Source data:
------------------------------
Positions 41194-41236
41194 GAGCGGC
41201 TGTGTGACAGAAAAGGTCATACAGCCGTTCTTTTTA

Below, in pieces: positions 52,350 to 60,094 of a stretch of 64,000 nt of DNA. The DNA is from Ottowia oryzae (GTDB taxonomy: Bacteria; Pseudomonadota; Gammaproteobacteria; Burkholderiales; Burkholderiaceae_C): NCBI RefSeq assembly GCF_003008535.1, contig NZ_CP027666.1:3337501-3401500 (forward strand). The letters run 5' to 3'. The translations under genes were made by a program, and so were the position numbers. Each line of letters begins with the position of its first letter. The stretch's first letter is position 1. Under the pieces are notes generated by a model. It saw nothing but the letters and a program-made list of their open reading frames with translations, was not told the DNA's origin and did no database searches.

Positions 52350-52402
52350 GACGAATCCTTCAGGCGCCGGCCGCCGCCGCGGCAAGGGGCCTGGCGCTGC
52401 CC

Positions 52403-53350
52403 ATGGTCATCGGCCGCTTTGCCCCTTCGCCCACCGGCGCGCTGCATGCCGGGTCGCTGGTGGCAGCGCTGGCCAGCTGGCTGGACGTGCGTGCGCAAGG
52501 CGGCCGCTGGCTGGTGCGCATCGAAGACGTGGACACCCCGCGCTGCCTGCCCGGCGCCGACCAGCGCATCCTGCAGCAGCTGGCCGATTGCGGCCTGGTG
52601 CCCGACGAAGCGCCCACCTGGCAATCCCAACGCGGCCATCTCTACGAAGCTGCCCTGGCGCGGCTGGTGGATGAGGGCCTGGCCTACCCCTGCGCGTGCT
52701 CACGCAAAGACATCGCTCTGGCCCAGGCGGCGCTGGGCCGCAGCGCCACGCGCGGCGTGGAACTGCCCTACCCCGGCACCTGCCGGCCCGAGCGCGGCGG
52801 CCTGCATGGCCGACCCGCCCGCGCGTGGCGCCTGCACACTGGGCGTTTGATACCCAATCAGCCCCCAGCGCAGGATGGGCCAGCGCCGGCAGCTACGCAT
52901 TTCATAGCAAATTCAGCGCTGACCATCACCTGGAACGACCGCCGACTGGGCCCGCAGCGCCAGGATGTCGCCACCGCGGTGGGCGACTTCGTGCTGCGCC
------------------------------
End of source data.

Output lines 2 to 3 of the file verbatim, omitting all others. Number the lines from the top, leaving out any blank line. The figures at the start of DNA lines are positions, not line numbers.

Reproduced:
41194 GAGCGGC
41201 TGTGTGACAGAAAAGGTCATACAGCCGTTCTTTTTA